Tino Sehgal

From Wikipedia, the free encyclopedia
Jump to navigation Jump to search
Tino Sehgal
Born1976 (age 41–42)
London, England

Tino Sehgal (/ˈsɡəl/; German: [ˈzeːgaːl]; born 1976) is an artist of German and Indian descent, based in Berlin, who describes his work as "constructed situations".[1] He is also thought of as a choreographer who makes dance for the museum setting.[2]

Personal life[edit]

Sehgal was born in London and raised in Düsseldorf, Paris, and a town close to Stuttgart.[3] His father was born in British India, and was a member of the Punjabi Sehgal family, but "had to flee from what is today Pakistan when he was a child";[4] his mother was "a German native and homemaker."[5] He studied political economy and dance at Humboldt University, Berlin and Folkwang University of the Arts, Essen. He danced in the company of French experimental choreographers Jérôme Bel and Xavier Le Roy.[4] In 1999, Sehgal worked with the dance collective Les Ballets C. de la B. in Ghent, Belgium, and developed a piece entitled Twenty Minutes for the Twentieth Century, a 55-minute series of movements performed naked in twenty different dance styles, from Vaslav Nijinsky to George Balanchine to Merce Cunningham, and so forth.[3] He lives in Berlin with his two sons.


All of Sehgal's works exist ephemerally and are documented only in the viewer's memory. The artist himself describes his works as 'constructed situations'. His materials are the human voice, language, movement, and interaction. He resists the production of physical objects.[6] Sehgal's pieces are choreographies that are regularly staged in museums or galleries, and continuously executed by trained individuals he refers to as “interpreters”[3] for the entire duration of a show. The artwork is the constructed situation which arises between the audience and the interpreters of the piece.[7]

In This is So Contemporary (2005), performers danced in a happy, emphatic way around visitors entering the exhibition space, singing, "Oh, this is so contemporary, contemporary, contemporary. Oh, this is so contemporary, contemporary, contemporary." The catchy melody and exciting dances left some of the museum visitors cheerful and dancing, themselves.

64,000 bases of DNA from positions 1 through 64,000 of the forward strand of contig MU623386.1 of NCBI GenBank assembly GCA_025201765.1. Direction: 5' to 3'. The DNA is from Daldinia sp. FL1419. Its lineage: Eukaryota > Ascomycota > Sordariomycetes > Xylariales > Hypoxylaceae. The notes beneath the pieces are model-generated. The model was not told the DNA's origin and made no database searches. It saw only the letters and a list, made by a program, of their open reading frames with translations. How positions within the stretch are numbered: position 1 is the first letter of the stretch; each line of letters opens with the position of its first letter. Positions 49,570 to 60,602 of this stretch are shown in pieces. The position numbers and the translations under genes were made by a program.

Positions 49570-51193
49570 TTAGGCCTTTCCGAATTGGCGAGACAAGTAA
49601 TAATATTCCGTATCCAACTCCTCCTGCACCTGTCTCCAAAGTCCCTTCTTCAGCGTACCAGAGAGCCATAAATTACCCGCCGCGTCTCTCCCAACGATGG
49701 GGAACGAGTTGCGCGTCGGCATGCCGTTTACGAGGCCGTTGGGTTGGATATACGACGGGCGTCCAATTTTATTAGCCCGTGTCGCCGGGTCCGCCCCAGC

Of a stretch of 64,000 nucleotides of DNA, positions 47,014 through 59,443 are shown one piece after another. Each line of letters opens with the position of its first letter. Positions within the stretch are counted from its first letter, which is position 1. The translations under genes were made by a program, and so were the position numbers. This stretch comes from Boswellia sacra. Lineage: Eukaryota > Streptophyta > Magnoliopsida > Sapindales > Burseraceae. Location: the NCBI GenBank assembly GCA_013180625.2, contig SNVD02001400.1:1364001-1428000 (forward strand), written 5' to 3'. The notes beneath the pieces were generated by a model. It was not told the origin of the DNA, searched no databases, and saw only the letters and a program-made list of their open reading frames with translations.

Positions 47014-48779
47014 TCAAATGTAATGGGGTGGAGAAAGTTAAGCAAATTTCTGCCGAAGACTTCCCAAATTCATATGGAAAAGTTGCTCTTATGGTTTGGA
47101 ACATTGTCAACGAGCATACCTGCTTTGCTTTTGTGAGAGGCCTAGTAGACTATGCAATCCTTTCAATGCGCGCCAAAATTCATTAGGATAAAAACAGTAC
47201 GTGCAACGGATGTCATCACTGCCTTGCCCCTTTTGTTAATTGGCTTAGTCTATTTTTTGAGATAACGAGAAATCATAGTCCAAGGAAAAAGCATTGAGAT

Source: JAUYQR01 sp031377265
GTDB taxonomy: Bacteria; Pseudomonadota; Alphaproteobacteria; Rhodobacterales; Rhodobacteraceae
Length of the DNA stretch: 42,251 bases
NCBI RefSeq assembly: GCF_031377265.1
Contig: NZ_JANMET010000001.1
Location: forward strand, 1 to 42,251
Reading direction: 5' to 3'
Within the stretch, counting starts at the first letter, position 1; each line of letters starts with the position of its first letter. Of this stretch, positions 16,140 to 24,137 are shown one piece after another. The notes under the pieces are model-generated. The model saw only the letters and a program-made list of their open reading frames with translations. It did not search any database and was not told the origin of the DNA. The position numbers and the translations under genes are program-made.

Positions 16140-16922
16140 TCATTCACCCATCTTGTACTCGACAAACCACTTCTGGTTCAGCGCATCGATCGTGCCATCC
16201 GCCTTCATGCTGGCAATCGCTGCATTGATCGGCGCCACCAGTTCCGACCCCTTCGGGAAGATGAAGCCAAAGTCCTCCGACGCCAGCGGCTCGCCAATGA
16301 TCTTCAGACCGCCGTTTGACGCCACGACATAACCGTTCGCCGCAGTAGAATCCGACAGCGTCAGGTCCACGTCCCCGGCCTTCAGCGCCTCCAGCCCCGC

Sehgal’s work Kiss (2007), exhibited at the Museum of Contemporary Art, Chicago, was his first work in an American museum. Presented in association with the MCA’s show "Collection Highlights," Kiss is a sculptural work—two dancers kiss and touch, eventually resembling embracing couples from historical works of art;[8] the work appropriates the different amorous poses in Auguste Rodin's The Kiss (1889), Constantin Brâncuși's The Kiss (1908), Gustav Klimt's The Kiss (1907–08), Jeff Koons and La Cicciolina's Made in Heaven (1990–91) and various Gustave Courbet paintings from the 1860s one after the other.[9]

In Sehgal's 2010 work This Progress at the Guggenheim Museum, New York, the artist empties Frank Lloyd Wright's famed spiral gallery of all art work.[10] The museum visitor is met at the base of the spiral by a child, who asks a small group what they think progress is. As they begin their ascent up the spiral ramp the visitors continue their conversation until they are met by a high school student who picks up the conversation and asks further non-sequitur questions. Further still, they are met by a young adult and lastly an older adult who finishes their ascent to the upper-most point in the Guggenheim.[11]

In This Success/This Failure (2007) young children attempt to play without using objects and sometimes draw visitors into their games.[1][12]

For This is Good (2001) a museum worker waves their arms and hops from one leg to the other, then states the title of the piece.[13]

For This objective of that object (2004) the visitor becomes surrounded by five people who remain with their backs to the visitors. The five chant, "The objective of this work is to become the object of a discussion," and if the visitor does not respond they slowly sink to the ground. If the visitor says something they begin a discussion.[14]

His most complex work, This Situation (2007), required the participation of a group of intellectuals. They occupied an otherwise empty gallery space and interacted with each other and the audience in accordance with a set of rules and games established by the artist.[15]

For documenta XIII (2012) Sehgal orchestrated This Variation, an immersive piece that places viewers in a nearly dark gallery among some 20 performers who sing, dance, clap, hum and talk, creating "an electrifying aural-spatial experience of pure, unencumbered imagination in action".[16]

In 2012, Sehgal was the 13th artist commissioned by the Tate Modern for its annual Unilever series. The first “live” work in the vast space, These associations consists solely of encounters between around 70 storytellers and visitors to the gallery.[17][18][19]